Another truth is that none of what ails Britain is going to be fixed by merely trusting the market. The Tories haven’t got an alternative. The unfettered free market, red in tooth in claw, was tried in the 19th century and it not only led to a staggering gap between the rich and poor, but periodic economic depressions which made poverty even more fearful and desperate. There has to be a counterbalance, a leveler: it should be an energetic and forward-looking state which intervenes to ensure that no part of society is left behind as the market does its work.
All the leadership candidates, in one way or another, stand for this: Andy Burnham embraced Harry Leslie Smith at the last party conference, Yvette Cooper is particularly strong on Scandinavian style policies for families, Jeremy Corbyn offers a socialist prospectus, even Liz Kendall, supposedly the most right wing of the lot, doesn’t want trade unions to be weakened further. However, when we finally pick a leader, that individual won’t be able to change the party’s prospects by themselves: rather, it will be incumbent upon every activist and supporter to take a stand too. It will also mean standing for local government seats, even if at first the prospect seems startling.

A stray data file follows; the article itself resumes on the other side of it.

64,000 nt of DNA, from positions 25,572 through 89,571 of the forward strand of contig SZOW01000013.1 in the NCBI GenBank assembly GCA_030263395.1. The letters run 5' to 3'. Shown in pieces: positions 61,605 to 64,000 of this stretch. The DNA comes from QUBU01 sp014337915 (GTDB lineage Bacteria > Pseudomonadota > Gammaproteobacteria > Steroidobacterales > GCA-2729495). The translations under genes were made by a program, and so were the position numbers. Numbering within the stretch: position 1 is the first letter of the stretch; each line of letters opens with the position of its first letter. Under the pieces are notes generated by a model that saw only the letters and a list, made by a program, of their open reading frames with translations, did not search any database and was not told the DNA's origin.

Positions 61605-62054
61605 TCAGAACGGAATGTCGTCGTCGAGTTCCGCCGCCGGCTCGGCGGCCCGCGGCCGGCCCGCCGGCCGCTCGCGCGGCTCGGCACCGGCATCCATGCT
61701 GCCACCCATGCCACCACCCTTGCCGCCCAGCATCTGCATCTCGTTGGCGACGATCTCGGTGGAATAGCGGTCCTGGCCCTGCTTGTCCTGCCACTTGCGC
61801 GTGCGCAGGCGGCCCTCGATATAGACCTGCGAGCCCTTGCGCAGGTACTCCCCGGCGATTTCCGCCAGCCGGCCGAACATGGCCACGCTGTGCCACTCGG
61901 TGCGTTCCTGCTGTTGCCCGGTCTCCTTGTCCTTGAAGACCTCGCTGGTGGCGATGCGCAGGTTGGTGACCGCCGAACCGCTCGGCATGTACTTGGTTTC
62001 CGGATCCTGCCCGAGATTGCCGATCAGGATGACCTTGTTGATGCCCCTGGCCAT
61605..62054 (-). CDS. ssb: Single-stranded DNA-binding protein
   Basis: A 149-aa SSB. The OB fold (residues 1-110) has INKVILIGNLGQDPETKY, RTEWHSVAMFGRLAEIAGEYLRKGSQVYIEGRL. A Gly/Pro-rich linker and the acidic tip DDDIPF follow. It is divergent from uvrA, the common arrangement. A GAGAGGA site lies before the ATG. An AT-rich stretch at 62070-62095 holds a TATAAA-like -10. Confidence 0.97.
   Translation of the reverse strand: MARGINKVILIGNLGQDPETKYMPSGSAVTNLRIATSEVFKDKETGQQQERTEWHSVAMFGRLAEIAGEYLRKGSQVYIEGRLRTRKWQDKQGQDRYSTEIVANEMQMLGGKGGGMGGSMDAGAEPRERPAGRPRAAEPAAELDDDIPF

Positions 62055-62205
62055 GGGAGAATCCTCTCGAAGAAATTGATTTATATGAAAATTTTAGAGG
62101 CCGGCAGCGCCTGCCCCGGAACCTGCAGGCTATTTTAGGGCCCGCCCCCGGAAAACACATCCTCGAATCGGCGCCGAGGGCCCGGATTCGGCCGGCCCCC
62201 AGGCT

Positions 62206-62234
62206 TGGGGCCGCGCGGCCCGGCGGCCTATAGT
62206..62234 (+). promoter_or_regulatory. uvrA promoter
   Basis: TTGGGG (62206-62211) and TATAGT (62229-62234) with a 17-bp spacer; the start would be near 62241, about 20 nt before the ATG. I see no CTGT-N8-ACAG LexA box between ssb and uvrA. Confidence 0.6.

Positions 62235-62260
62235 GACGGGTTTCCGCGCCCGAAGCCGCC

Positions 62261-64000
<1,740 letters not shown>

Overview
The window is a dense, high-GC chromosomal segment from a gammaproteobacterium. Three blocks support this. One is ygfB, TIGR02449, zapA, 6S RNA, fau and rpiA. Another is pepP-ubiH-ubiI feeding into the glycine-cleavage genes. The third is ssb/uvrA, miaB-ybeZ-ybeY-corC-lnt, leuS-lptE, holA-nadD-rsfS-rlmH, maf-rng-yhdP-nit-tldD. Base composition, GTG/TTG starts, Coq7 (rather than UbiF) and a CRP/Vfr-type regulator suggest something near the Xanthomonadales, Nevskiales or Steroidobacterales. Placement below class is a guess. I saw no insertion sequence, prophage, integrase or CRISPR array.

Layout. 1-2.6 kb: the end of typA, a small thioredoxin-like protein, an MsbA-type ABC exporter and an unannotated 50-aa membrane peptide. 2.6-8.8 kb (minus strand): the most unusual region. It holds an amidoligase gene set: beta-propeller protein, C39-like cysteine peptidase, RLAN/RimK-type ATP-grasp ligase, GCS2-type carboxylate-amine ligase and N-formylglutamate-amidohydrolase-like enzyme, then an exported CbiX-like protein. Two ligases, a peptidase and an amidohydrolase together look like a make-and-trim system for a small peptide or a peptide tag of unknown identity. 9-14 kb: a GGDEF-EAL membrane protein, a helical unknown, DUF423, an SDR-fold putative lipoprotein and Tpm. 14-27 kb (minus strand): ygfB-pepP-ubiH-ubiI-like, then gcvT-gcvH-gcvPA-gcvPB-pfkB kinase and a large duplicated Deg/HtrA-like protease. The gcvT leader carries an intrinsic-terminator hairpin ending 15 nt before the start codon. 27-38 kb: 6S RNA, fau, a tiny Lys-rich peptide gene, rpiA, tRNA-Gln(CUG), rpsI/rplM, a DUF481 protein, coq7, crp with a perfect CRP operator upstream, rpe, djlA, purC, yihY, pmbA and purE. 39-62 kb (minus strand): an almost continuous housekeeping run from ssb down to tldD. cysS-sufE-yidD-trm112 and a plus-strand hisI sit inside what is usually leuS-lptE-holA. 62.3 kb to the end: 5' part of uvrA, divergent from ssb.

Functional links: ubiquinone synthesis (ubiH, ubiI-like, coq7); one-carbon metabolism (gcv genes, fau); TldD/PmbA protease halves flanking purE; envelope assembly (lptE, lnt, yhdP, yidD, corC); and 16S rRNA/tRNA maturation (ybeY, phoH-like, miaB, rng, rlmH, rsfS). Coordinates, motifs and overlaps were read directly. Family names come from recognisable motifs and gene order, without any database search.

I spent the better part of the weekend filling out the required form, which can be daunting if your mind is plagued with a quote from Erasmus: “Prepare therefore to be entertained with a panegyric…on myself, that is, upon Folly.” Nevertheless, I have detailed my experience and interest in the role. People I respect have reviewed it and pronounced it more than sufficient: I’m in the editing phase where I leave it aside for a brief time. I will look at it once more and submit it. On Thursday there’s a “taster session” at the town hall: I’ve not been there before, but in my mind’s eye I see an impressive 19th century monument to civic pride, the outside adorned with stout columns and red brick, with a semicircle of oak desks arranged at its heart. If I work assiduously, get nominated and then elected, perhaps one day I will return there to sit at one of those desks. If so, I will take a deep breath, put all my heart, mind and soul into the effort and take a stand.